Once you see new growth, start watering regularly, keeping the soil about as damp as a well wrung-out sponge. Until you start to see that new growth, though, only mist the ground lightly (or not at all)—adding any more moisture at that point may encourage the tubers to rot. Know, too, that the bigger the plant, the more water it will use, so you will likely have to water more as the summer progresses.
How to Feed Dahlias
To maximize blooms, begin feeding dahlias with Miracle-Gro® Water Soluble Bloom Booster® Flower Food 30 days after planting (be sure to follow label directions). Designed specifically for flowers, it goes easy on the nitrogen (which encourages lots of leaves) and contains more of the phosphorus needed for beautiful flowers. Feed dahlias every 7 to 14 days until the plant naturally stops blooming at the end of the season. Bonus: When you plant in Miracle-Gro® soil and feed with Miracle-Gro® plant food, you’ll see up to 3 times the blooms vs. unfed plants over the growing season—when used as directed, of course!
How to Prevent Problems with Dahlias
Snails and slugs are the biggest pest problems for dahlias, and they can be controlled by sprinkling diatomaceous earth or a snail and slug control product like Miracle-Gro® Nature’s Care® Slug & Snail Control at the planting site (be sure to follow label directions). Sometimes spider mites can be an issue as well, and neem oil will take care of those. In addition, during hot, humid summers, powdery mildew can coat the plant leaves. There’s not a lot you can do about this beyond making sure to keep leaves as dry as possible when you water the plants and making sure to space them properly when you plant, to allow for ample air flow.
How to Deadhead and Disbud Dahlias
Want more dahlia flowers for a longer period of time? Snip off flowers as soon as they begin to fade. You can also try “disbudding,” which is when you remove some of the extra flower buds from the stems so the plant puts its energy into fewer flowers that will then grow larger. Just pinch off the two buds near the base of the main flower stem when they show up and let the main flower open.
How to Harvest Dahlias
Cut dahlias in the morning, before the heat of day sets in. Use a sharp pair of shears or harvest snips and make sure to choose blooms that are fully open, with no green center visible. (Unlike peonies, dahlia buds won’t open after they’re cut.) To enjoy their beauty longer*, place stems in a vase containing water and Miracle-Gro® for Fresh Cut Flowers—add according to the label directions. Be sure to change the water and add more Miracle-Gro® every 2 to 3 days.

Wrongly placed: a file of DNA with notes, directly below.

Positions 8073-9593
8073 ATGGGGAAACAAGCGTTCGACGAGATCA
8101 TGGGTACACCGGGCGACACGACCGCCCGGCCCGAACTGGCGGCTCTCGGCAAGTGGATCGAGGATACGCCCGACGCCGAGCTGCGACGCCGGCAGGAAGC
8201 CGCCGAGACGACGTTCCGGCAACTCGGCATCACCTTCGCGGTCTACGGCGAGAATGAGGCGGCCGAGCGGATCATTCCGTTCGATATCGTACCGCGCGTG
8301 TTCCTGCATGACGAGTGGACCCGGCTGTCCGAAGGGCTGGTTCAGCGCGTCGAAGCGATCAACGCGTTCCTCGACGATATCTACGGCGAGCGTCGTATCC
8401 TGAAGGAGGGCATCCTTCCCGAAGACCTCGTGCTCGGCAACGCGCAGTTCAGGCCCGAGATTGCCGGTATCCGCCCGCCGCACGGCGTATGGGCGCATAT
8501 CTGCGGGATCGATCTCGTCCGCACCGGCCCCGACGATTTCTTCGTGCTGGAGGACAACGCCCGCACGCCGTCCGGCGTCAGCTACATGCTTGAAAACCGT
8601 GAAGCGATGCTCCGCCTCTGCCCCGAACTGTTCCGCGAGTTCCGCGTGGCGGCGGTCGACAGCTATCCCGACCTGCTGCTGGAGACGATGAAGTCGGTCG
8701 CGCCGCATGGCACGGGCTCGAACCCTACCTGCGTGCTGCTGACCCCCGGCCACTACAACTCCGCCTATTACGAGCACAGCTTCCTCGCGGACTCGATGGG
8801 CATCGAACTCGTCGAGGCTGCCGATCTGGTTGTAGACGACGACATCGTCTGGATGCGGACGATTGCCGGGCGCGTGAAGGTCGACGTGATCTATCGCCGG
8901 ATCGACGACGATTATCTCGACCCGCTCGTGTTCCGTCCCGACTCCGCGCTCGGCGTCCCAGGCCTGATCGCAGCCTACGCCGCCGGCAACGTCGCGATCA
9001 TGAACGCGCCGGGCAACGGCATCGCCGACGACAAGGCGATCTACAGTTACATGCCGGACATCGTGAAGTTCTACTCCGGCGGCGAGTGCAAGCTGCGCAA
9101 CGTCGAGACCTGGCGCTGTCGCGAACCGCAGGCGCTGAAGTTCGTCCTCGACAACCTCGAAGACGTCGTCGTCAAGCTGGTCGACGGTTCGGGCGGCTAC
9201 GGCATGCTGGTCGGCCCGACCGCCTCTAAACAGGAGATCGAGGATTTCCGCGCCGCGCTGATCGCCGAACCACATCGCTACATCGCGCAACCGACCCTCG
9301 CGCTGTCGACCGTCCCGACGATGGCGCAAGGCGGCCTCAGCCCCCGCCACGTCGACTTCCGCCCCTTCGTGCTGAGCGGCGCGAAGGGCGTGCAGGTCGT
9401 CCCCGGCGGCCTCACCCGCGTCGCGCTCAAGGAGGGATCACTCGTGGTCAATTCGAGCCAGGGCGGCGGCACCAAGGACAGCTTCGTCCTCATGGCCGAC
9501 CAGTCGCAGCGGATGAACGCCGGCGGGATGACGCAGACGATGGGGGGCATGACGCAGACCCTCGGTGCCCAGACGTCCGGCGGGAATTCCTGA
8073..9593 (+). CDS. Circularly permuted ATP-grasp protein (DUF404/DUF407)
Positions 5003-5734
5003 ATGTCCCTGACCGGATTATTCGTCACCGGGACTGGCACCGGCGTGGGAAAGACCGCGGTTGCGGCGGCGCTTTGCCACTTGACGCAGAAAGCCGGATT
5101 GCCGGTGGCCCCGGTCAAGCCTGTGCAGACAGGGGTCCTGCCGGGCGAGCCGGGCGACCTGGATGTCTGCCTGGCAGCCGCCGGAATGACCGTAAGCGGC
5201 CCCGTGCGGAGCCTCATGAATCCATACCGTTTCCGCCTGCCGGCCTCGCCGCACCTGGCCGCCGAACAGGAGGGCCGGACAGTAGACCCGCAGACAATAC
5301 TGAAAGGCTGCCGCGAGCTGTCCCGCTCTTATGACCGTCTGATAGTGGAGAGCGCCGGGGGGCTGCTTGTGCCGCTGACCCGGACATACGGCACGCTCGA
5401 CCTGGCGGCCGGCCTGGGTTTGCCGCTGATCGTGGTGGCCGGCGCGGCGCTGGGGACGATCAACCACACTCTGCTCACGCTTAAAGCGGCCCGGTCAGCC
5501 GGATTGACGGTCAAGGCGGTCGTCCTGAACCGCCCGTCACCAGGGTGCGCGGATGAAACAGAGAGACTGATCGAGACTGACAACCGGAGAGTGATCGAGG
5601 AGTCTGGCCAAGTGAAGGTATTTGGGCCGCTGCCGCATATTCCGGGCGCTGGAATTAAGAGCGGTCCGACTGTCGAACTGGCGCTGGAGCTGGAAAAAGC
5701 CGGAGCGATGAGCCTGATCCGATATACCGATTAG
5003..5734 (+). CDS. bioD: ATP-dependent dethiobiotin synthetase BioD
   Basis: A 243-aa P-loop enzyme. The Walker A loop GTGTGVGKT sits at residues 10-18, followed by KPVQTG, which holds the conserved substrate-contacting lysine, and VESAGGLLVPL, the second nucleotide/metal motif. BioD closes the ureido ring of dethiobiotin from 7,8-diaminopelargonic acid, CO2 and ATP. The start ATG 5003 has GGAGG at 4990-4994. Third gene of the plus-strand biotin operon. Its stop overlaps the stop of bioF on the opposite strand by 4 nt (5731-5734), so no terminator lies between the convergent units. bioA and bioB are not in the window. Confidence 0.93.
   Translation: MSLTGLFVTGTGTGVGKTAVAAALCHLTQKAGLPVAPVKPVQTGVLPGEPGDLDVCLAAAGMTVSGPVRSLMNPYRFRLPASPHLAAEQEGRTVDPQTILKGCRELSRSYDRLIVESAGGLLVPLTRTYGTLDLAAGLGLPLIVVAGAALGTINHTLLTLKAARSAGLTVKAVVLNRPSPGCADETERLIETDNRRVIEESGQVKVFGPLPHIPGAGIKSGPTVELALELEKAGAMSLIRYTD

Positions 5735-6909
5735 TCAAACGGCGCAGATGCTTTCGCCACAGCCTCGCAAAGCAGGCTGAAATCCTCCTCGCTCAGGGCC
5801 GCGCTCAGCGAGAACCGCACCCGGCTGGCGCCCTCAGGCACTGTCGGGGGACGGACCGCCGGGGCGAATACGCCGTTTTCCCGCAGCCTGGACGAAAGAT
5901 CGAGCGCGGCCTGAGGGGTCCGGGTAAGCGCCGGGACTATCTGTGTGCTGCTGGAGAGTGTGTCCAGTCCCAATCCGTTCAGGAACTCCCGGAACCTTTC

* vs. water only, following label directions
How to Overwinter Dahlias
You can leave dahlias in the garden if you live in zone 8 or higher. In colder areas, though, you’ll need to bring them inside. Here’s how: Wait for a frost, then dig up the dahlia tubers and cut off the stems. Let the tubers sit in a dark, cool place for a few days to dry out, then pack them in between sheets of newspaper. Store them during the winter in a cool, dry spot, such as a closet or insulated garage.
How to Divide Dahlias
If you’ve successfully kept dahlias through the winter, you can divide them in the spring. Simply break apart the clump of tubers, taking care to leave one eye (or stem end) on each piece. Then replant!
How to Grow Dahlias: Recap
- Choose dahlias that will grow well in the space you have available for them.
- Prepare the soil by adding Miracle-Gro® Garden Soil for Flowers for in-ground gardens or Miracle-Gro® Potting Mix for containers.
- Plant dahlias in full sun (with some afternoon shade where it’s hot) in the spring.
- Place stakes next to the tubers at the time of planting or when the plants are small.
- Water plants once they begin to grow, keeping the soil about as moist as a wrung-out sponge.
- A month after planting, feed plants every 7 to 14 days up through budding and flowering with Miracle-Gro® Water Soluble Bloom Booster® Flower Food.
- Deadhead and disbud to encourage big blooms.
- Pick open dahlia blooms in the morning and keep stems in water mixed with Miracle-Gro® for Fresh Cut Flowers.
- Divide dahlias in the spring before planting.